NestPro and HVAC company owner

The sensors are $49, cheaper in a three pack: https://store.google.com/ca/product/nest_temperature_sensor?hl=en-GB

 

My expectation is that I make a feature request and users vote. If it gets no votes, so be it. I'm not demanding a feature, just want to know how to get it to be considered.

EdwardT
Community Specialist
Community Specialist

Hi folks,

 

@CoolingWizard, thanks for the help!

 

@BWSD, We hear you. Our team is working hard to deliver the best experience for our users — we'll take this as feedback. Keep your eye on the Google Nest Community page for any updates. Please let me know if you have other questions or concerns as I will be locking this in 24 hours if I won't hear back from you again. Feel free to start a new thread and we'll be happy to help.


Check out this link on how to file feedback.

 

Thanks,

Edward

BWSD
Community Member

Thanks for the reply. Was thinking more about it and an (any, all, sensor1, sensor2, ...) option would fit my needs. Example use cases: run the heat if any of my upstairs sensors drops below 60F (min of sensors), or run the A/C if all of my downstairs sensors read above 78F (min or sensors).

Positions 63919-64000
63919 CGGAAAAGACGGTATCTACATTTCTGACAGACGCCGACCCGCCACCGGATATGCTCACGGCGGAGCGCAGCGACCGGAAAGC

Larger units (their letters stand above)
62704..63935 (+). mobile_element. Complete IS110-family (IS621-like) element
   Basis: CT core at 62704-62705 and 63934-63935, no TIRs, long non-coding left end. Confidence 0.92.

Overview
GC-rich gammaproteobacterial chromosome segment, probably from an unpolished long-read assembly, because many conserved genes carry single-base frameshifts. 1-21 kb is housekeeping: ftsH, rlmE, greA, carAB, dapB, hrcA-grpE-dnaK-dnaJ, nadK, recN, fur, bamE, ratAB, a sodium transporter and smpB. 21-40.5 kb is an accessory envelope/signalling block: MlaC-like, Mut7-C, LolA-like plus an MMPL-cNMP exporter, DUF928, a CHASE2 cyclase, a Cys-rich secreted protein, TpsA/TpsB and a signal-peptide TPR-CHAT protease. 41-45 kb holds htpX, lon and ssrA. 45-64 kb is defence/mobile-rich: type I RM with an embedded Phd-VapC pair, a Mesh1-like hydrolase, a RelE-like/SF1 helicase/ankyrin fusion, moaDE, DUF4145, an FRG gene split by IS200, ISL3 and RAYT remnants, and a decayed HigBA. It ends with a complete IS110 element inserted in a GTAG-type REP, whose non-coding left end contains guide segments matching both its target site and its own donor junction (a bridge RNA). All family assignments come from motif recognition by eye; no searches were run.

EdwardT
Community Specialist
Community Specialist

Hi BWSD,

 

Thanks for the response. We appreciate people who are keen on sharing with us their thoughts. We're always looking for ways to improve and we'll take this as feedback.

 

Thanks,

Edward

EdwardT
Community Specialist
Community Specialist

Hi BWSD,

 

It's me again. I wanted to check back in to see if you have other questions and concerns. Feel free to let me know if you do. 

 

Thanks,

Edward

guslipkin
Community Member

Just found this thread. I'd also find sensor grouping useful. I have single zone HVAC but some warms can get warmer/cooler based on the sun and weather. I'd like to be able to group sensors so that the HVAC runs if any sensor hits an upper or lower boundary

EdwardT
Community Specialist
Community Specialist

Hi guslipkin,

 

We hear you. While we don't have any news to share about this. Our team is always looking for ways to improve — we appreciate your feedback.

 

Thanks,

Edward

Jhonleanmel
Community Specialist
Community Specialist

Hi folks,

Chiming in to see if you still need assistance with this. Let us know if you have additional questions ― we'd love to help.

Best,
Mel

jcarterw18
Community Member